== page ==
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  • Writer's pictureMadeline Kim

The fallacy of the mainstream #BelieveWomen tag


#MeToo. #TimesUp. Now #BelieveWomen has gained traction on social media to call attention to the prevalence of sexual assault, bolstered by Dr. Christine Blasey Ford's recent hearing regarding the allegations against Associate Justice of the Supreme Court nominee, Brett Kavanaugh. The discussion of how we prevent future cases of sexual assault and how we handle current cases is now front and center.


Given current statistics, true allegations supersede false accusations, and it is estimated that 60 percent of rapes go unreported. Therefore, it is understandable where the sentiment "believe women" comes from: women are far more likely to not report a rape than they are to falsely claim they have been raped.


In Ford's case, I find it very likely that Kavanaugh assaulted her. However, the reach of #BelieveWomen exceeds far beyond the Supreme Court nomination. Even after the votes, we still must grapple with how to deal with sexual assault.


It is unfortunate that due process is necessary. If there was a way to bring forth justice without forcing victims to relive their traumatic experiences, I like to believe such a method would have been brought to the public's attention. However, the Sixth Amendment grants all the right to a fair trial. In the case of the Scottsboro boys in 1931, "believe women" cost nine African American teenage men their lives without a chance for any of them to redeem their innocence. Of course, the boys' Sixth Amendment rights were infringed; the court was obviously racially biased. However, it demonstrates what the absence of the Sixth Amendment could lead to. Of course, the same right must be granted to victims of sexual assault, and too often, that’s not the case. For that, I will agree with the general consensus of #BelieveWomen. However, due process is still necessary, and simply hearing someone's testimony, unfortunately, is not enough.


Additionally, the name itself can appear to further reinforce the male-perpetrator-female-victim trope that many have ingrained in their heads. One could argue that this exists because sexual assault affects more females than males. This may be technically true, but we must reconsider that premise. In 2016, a study from the University of California, Los Angeles (UCLA) estimated that approximately 38 percent of victims of sexual violence are male. So yes, as of 2016, the proportion of females to males differ by ten percentage points. However, we cast aside over a third of the people whom we are trying to help: sexual assault victims. The message #BelieveWomen can easily be perverted into becoming an environment where male victims fear that their voices against their female perpetrators won't be heard. Consent needs to exist regardless of characteristics such as age, gender, and sexuality; gendering a societal problem that affects more than just women alienates non-female-identifying victims.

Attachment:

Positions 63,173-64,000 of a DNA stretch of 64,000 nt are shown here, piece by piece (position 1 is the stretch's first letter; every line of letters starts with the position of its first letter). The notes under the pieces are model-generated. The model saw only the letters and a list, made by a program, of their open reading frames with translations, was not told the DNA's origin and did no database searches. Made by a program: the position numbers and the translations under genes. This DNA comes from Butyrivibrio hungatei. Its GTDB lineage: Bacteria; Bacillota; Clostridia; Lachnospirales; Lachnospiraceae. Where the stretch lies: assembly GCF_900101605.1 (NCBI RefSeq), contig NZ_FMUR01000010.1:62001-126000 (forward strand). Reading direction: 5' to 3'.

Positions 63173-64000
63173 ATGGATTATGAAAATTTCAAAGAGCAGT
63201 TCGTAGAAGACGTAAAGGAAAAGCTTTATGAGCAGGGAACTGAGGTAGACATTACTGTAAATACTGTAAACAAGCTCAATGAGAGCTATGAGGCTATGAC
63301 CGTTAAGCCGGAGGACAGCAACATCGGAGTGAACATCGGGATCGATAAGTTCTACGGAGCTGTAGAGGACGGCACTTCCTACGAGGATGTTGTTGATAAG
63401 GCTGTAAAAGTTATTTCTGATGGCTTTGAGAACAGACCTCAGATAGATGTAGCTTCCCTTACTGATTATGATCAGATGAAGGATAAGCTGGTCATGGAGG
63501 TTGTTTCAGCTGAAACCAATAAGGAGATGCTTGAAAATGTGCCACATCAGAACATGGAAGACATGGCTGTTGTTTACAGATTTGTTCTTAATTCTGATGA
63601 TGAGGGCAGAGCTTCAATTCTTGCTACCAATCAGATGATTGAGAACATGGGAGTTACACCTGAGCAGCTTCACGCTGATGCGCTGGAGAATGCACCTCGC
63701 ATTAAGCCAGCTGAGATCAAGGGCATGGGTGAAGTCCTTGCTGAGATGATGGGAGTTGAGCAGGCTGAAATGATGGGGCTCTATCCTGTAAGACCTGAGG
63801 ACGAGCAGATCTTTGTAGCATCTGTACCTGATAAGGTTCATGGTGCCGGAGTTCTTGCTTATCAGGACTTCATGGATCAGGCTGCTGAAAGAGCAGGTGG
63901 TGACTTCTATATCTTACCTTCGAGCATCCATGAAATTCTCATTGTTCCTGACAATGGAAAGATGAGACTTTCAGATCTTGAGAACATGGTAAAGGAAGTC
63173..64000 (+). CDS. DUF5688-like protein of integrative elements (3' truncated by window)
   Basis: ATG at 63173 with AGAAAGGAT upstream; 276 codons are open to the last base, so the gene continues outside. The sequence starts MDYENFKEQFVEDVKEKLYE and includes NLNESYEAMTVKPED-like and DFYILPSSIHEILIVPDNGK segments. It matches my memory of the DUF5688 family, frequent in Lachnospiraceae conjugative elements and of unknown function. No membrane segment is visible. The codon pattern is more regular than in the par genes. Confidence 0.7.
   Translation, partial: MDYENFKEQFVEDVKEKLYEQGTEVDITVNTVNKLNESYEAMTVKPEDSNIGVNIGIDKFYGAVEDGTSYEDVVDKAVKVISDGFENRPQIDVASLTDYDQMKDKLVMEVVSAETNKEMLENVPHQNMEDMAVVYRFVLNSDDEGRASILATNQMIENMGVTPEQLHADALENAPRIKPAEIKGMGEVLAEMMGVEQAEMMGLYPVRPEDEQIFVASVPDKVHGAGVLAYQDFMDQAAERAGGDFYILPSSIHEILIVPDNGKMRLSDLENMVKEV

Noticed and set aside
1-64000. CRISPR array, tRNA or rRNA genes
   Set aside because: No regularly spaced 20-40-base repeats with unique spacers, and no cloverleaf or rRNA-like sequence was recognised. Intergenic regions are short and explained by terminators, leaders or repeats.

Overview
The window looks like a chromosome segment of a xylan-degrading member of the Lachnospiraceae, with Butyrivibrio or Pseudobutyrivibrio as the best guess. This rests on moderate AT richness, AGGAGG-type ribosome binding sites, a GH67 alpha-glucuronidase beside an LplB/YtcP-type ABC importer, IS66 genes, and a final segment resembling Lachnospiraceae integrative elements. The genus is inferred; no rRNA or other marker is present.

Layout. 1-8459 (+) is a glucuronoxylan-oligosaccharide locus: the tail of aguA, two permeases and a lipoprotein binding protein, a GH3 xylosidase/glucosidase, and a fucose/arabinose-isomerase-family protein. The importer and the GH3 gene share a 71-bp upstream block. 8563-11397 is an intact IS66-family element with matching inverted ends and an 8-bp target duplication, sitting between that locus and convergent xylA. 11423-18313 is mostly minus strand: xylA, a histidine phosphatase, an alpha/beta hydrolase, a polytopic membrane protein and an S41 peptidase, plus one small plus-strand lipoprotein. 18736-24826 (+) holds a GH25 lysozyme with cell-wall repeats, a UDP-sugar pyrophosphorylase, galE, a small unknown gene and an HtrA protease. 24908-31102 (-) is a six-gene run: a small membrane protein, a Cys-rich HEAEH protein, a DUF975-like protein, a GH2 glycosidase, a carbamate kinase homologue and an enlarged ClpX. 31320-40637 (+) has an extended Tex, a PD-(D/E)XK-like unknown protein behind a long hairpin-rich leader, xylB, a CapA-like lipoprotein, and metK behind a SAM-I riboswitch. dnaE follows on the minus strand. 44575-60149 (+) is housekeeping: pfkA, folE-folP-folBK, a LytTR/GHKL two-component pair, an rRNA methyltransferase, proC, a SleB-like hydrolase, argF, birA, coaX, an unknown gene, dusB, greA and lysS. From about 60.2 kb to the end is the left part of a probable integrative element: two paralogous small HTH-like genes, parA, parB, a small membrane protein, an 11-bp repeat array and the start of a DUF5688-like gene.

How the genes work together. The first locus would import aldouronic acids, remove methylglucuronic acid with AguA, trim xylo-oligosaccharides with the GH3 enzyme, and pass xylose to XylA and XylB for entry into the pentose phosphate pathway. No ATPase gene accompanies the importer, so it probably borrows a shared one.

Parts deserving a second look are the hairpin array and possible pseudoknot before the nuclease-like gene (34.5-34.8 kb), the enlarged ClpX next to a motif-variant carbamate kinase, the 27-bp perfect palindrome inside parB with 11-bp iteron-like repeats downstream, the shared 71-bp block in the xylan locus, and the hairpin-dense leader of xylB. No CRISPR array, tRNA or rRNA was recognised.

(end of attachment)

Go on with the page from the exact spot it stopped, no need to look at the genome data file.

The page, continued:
So what do I believe #BelieveWomen should be? It should not involve automatically dismissing or delegitimizing someone's personal experiences. Too often are people shamed or silenced. However, this is more of a problem involving people's mindsets than it is implementing new policies. Some suggestions on improving this dialogue would be to incorporate consent in schools' health class curricula, having more accessible resources such as hotlines and shelters, and promoting education on how to best support someone who experienced sexual assault. A trending hashtag on Twitter is a good start in capturing people's attention and initiating a conversation. However, now we must move towards continuing the dialogue to ensure justice for the victims, and to prevent assault from happening in the first place.

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